What is ureteral obstruction?
A ureteral obstruction is a blockage in one or both of the ureters. Ureters are the tubes that carry urine from the kidneys to the bladder. Ureters can become blocked for a variety of reasons.
A ureteral obstruction prevents urine from moving into your bladder and out of your body. If this blockage isn’t treated, urine can back up and damage your kidneys. This can cause pain and put you at risk of infection. In severe cases, a ureteral obstruction can lead to kidney failure, sepsis (life-threatening infection) or death.
How common is ureteral obstruction?
Ureteral obstructions are fairly common. They are more common in men over 60 because the prostate (a gland that only men have, located around the outflow of the bladder) becomes enlarged as men age. The enlarged prostate can block the flow of urine and result in buildup of urine in the bladder. It can also push up against the ureter and cause a blockage. Another form of bladder outflow blockage is by buildup of pressure in the urinary bladder because of an injury to the nerves or weak muscles—which makes it more difficult for the ureters to empty.
Other causes of blockages can include:
- Kidney stones: This form of blockage is very common and can happen to both men and women. Kidney stones can affect young and old patients.
- Scarring: When the tube that transfers urine from the kidney to the bladder is scarred on the inside, you can experience a blockage. This can also be caused by a birth defect.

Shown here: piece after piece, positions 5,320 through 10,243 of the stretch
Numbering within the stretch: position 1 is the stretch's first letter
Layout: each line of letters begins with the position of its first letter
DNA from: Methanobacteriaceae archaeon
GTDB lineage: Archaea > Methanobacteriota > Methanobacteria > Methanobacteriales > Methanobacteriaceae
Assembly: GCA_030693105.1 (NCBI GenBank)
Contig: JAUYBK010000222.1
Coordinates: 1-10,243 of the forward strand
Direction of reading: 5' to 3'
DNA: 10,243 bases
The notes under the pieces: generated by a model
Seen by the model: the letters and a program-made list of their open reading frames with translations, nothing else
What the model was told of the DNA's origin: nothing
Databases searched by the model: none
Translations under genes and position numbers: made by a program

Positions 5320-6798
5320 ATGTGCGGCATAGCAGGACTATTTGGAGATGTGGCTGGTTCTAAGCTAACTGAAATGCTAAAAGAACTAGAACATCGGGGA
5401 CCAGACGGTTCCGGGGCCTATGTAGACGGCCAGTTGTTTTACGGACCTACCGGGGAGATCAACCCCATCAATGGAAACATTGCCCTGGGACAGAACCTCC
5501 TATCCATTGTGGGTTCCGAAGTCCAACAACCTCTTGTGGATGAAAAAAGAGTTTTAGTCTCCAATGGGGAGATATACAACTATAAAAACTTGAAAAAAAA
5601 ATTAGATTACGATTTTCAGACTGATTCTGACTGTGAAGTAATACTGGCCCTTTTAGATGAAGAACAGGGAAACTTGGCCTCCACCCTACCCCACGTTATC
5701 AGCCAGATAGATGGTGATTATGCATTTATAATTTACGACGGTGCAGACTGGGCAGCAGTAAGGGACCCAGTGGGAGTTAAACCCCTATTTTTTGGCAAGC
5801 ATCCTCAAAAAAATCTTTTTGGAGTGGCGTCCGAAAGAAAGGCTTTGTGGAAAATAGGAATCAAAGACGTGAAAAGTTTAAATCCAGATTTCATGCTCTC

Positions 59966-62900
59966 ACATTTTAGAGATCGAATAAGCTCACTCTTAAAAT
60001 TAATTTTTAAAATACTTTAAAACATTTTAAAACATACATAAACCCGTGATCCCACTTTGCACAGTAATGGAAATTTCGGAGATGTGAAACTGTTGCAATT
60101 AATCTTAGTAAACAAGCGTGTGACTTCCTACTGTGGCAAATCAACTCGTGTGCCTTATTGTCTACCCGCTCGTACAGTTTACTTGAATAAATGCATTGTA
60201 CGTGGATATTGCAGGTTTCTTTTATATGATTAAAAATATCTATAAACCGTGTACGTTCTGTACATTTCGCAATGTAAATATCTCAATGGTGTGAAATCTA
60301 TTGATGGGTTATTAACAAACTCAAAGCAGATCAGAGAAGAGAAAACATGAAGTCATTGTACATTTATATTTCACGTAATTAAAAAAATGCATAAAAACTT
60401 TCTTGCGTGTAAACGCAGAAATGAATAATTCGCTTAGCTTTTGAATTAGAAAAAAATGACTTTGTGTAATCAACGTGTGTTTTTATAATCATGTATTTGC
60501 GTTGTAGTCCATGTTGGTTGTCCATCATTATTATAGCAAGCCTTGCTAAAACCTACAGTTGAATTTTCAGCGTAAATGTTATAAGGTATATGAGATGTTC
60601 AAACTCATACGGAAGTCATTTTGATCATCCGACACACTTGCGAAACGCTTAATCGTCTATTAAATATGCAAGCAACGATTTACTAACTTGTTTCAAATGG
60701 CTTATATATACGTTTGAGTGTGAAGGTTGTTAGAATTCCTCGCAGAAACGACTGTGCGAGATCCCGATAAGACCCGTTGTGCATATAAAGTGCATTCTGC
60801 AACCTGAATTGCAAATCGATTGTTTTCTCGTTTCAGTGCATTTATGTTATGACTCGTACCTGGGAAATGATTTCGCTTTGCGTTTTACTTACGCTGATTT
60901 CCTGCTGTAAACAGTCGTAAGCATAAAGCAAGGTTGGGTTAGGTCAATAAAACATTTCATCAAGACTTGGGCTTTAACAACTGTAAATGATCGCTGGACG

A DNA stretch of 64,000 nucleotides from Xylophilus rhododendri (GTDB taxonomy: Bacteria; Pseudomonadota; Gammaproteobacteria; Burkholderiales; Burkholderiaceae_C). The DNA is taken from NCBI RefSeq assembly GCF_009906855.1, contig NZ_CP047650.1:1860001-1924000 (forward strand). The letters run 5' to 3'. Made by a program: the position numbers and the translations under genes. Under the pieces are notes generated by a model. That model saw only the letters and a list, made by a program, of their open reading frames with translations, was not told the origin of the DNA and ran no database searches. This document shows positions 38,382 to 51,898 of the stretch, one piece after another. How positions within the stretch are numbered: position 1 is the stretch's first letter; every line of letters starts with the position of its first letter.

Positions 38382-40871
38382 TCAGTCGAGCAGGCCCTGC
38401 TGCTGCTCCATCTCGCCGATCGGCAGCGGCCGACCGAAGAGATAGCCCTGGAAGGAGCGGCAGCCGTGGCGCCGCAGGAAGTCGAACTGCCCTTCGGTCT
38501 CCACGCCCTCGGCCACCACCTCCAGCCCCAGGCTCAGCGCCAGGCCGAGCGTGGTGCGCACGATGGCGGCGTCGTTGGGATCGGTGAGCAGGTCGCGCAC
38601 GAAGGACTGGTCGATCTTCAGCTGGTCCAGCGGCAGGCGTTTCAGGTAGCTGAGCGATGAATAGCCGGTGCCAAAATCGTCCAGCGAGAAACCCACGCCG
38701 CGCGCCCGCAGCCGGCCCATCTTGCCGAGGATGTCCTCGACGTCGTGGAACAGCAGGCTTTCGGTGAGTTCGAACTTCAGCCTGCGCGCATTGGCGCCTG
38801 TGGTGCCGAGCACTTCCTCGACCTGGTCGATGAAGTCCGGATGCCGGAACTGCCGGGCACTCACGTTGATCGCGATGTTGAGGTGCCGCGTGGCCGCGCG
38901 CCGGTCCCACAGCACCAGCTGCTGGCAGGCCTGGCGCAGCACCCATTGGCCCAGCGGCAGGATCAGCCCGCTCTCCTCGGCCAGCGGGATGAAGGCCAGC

- Pressure from outside structures: You can also have a blockage when something outside of the ureter presses on it. This could be caused by a tumor or another nearby organ.
Who is affected by ureteral obstruction?
People of all ages can have a blocked ureter. Patients with kidney stones, can have a blockage at any age. These blockages can happen in both men and women. Older men with enlarged prostates can also affected. In babies and children who have a ureteral obstruction, the cause is usually a birth defect that affects their urinary tract.
What are the symptoms of ureteral obstruction?
Signs of ureteral obstruction reveal themselves in different ways. Patients who have stones may have severe pain. When the blockage is gradual and slow, it usually come on slowly and builds over time. In some cases symptoms may be mild at first, but can quickly get worse. Symptoms of a blocked ureter or urinary tract obstruction include:
- Pain in your abdomen, lower back or sides below your ribs (flank pain).
- Fever, nausea or vomiting.
- Difficulty urinating or emptying your bladder.
- Frequent urination.
- Recurring urinary tract infections (UTI).
- Urine that is bloody or cloudy.
- Swollen leg(s).
How do people get ureteral obstruction?
There are many different reasons why the ureter can become blocked. Causes of a ureteral obstruction include:
- Enlarged prostate, a condition called benign prostatic hyperplasia (BPH).
- Pregnancy, endometriosis or uterine prolapse.
- Scar tissue, tumors or cysts in the abdominal area.
- Vascular (blood vessel) disease and blood clots.
- Gastrointestinal (GI) issues such as Crohn’s disease, diverticulitis or swollen appendix.
- Ureteral stones, which are kidney stones that move to the ureter.
- Genetic disorders that cause narrowing of the ureter (ureteral stricture) or other abnormalities of the urinary tract. One disorder is ureteropelvic junction obstruction, which is a blockage of the ureter at its connection to the kidney.